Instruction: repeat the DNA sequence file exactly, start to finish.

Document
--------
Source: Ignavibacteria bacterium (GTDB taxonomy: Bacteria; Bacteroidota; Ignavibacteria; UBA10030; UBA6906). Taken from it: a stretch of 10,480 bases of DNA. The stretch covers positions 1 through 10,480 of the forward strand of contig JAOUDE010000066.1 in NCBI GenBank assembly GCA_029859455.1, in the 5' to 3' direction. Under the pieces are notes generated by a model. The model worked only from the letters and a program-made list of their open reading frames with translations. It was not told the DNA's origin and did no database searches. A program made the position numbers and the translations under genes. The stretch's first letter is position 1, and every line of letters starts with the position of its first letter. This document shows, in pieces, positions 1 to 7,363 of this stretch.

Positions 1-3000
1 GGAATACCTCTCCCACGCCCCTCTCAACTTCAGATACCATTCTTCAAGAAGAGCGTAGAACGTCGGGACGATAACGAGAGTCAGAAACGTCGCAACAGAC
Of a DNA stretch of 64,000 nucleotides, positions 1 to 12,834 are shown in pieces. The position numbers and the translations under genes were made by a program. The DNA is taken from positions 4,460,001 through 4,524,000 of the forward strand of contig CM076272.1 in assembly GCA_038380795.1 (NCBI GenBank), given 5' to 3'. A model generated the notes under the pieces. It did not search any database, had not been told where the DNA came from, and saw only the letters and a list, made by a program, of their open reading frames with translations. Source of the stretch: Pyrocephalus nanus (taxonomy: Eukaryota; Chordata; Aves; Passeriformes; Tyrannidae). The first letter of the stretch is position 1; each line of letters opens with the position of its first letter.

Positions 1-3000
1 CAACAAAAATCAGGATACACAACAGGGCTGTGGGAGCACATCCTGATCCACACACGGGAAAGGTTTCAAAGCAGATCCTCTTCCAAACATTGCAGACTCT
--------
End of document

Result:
Source: Ignavibacteria bacterium (GTDB taxonomy: Bacteria; Bacteroidota; Ignavibacteria; UBA10030; UBA6906). Taken from it: a stretch of 10,480 bases of DNA. The stretch covers positions 1 through 10,480 of the forward strand of contig JAOUDE010000066.1 in NCBI GenBank assembly GCA_029859455.1, in the 5' to 3' direction. Under the pieces are notes generated by a model. The model worked only from the letters and a program-made list of their open reading frames with translations. It was not told the DNA's origin and did no database searches. A program made the position numbers and the translations under genes. The stretch's first letter is position 1, and every line of letters starts with the position of its first letter. This document shows, in pieces, positions 1 to 7,363 of this stretch.

Positions 1-3000
1 GGAATACCTCTCCCACGCCCCTCTCAACTTCAGATACCATTCTTCAAGAAGAGCGTAGAACGTCGGGACGATAACGAGAGTCAGAAACGTCGCAACAGAC
Of a DNA stretch of 64,000 nucleotides, positions 1 to 12,834 are shown in pieces. The position numbers and the translations under genes were made by a program. The DNA is taken from positions 4,460,001 through 4,524,000 of the forward strand of contig CM076272.1 in assembly GCA_038380795.1 (NCBI GenBank), given 5' to 3'. A model generated the notes under the pieces. It did not search any database, had not been told where the DNA came from, and saw only the letters and a list, made by a program, of their open reading frames with translations. Source of the stretch: Pyrocephalus nanus (taxonomy: Eukaryota; Chordata; Aves; Passeriformes; Tyrannidae). The first letter of the stretch is position 1; each line of letters opens with the position of its first letter.

Positions 1-3000
1 CAACAAAAATCAGGATACACAACAGGGCTGTGGGAGCACATCCTGATCCACACACGGGAAAGGTTTCAAAGCAGATCCTCTTCCAAACATTGCAGACTCT